…in which we start installing the power plant and have a few more bright ideas.
Jacob and I have been getting around to installing ccHost — the server engine behind ccMixter — on the wiki site for the last two weeks, in between everything else we’ve both been doing. Slow but steady seems to be the motto there. The database is created, the engine files and scripts uploaded, and then today we were completely stalled by the need to create database users. Well, patience, it’s still looking promising and we’re still learning a lot.
Meanwhile travel and dog walking have borne some strange (but good!) fruit:
- improvised transducing devices (ITDs). We’ve conducted the first field test of a contact microphone made from a set of United Airlines earbuds. Preparing for a business trip to Portugal, I grabbed the Sony PCM-D50 and Schertler microphone but forgot one key accessory: the 2.5mm to XLR-F adapter cord! I’d determined the compact cord used for stereo mics was a disaster with the Schertler due to a floating shield (hummmmm!), and the replacement mono cord is bulky so it never made it into the travel kit. In my hotel room getting ready to record around the Lisbon harbor, I found myself with plenty of cheap headphones and no usable contact mic! The Schertler putty on a pair of earbuds served pretty well, though recordings are marred by a lot of wind noise. A little more refinement and we’ll post instructions to the wiki.
- a new bridge to catalog. While in Lisbon we got a chance to sail (well, motor, actually) beneath the 25 de Avril Bridge spanning the Tagus River. There are six lanes — two made of open gridded steel, like the Brooklyn Bridge — with two railway tracks beneath. The “peculiar hum” of cars crossing is already available on Wikipedia, but when the trains go across — they did so twice as we passed underneath — this thing really howls. It’s unclear whether pedestrian access is possible (let us know!). No toll either direction in August (per Wikipedia)! For those nautically inclined, the vessel is the Leão Holandês, a hundred-year old three-master (converted from two masts in 1923) originally from Holland and available for charter.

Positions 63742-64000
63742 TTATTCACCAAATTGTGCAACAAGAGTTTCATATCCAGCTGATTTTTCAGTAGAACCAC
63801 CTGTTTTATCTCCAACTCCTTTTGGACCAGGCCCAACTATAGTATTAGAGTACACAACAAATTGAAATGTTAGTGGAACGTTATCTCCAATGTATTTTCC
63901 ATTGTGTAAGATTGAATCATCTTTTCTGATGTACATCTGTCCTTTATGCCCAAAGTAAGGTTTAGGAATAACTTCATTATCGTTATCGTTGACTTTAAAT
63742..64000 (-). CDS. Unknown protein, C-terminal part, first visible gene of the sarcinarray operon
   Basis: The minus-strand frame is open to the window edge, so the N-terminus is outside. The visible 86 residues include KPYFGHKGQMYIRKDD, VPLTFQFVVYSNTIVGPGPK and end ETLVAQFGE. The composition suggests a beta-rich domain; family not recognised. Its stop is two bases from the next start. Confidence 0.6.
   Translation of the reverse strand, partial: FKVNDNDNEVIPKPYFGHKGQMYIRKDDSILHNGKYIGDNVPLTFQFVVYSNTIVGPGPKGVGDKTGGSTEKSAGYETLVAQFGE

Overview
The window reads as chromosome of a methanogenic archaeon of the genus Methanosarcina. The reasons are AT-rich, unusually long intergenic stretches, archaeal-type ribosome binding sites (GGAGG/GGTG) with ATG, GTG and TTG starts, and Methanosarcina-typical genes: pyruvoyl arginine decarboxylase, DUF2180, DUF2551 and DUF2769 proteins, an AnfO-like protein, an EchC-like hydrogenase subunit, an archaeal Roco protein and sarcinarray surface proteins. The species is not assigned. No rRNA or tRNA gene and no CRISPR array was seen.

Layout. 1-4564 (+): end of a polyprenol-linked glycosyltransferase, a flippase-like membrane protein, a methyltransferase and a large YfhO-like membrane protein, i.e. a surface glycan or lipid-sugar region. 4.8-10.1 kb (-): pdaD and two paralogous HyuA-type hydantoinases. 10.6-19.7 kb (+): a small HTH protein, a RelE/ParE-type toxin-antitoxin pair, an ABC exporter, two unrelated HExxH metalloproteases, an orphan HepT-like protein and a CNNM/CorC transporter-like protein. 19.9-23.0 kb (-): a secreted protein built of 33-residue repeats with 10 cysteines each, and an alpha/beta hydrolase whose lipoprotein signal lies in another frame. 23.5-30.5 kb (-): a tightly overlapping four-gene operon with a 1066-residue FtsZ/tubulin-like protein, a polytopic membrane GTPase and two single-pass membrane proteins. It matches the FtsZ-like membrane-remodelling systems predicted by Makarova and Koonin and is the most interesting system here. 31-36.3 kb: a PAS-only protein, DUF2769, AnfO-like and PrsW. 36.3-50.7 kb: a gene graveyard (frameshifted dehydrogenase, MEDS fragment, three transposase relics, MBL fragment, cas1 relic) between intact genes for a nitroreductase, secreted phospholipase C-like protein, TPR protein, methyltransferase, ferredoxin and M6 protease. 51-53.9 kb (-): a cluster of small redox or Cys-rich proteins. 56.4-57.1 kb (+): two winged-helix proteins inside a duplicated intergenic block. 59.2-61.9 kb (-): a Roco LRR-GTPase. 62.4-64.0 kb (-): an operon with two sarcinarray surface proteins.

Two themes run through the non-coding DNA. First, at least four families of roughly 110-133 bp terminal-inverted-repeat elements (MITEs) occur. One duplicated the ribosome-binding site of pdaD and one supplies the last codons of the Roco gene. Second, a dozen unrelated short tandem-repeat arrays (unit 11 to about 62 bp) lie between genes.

- the rhetoric of equestrian bronzes. We’ve introduced the concept of sound mapping the world of metal statuary to the wiki site [Update 2020-04-20: see project page The Rhetoric of Equestrian Bronzes]. Coupled with the ITD concept and (possibly) wideband voice using G.722 codecs — coming soon to a mobile phone near you! — this could be a quick and efficient way to collect and present sound maps of almost anything. The inspiration comes in part from the BBC’s Save Our Sounds project [Update 02 2020-04-20: BBC has mothballed the site]. One challenge remains: getting the mic onto the statue if it’s mounted on a granite monolith.
- big woofing trucks! Jacob’s dog walk today included an engineered encounter with the Long Beach – Signal Hill Geophysical Survey [Update 03 2020-12-02: Yet another retired site!] vibration trucks using sonic reflection to map faults and oil deposits located beneath the city streets. About four minutes of audio and some photos — soon to be on Jake’s FlickR photostream — resulted. There’s already another video on Flickr but it appears to be a cell-phone recording and has been made “private”; we want the whole swept base line. It’s hard to imagine what kind of home audio investment is needed to reproduce sounds that are visible as waves in concrete, but we need to try!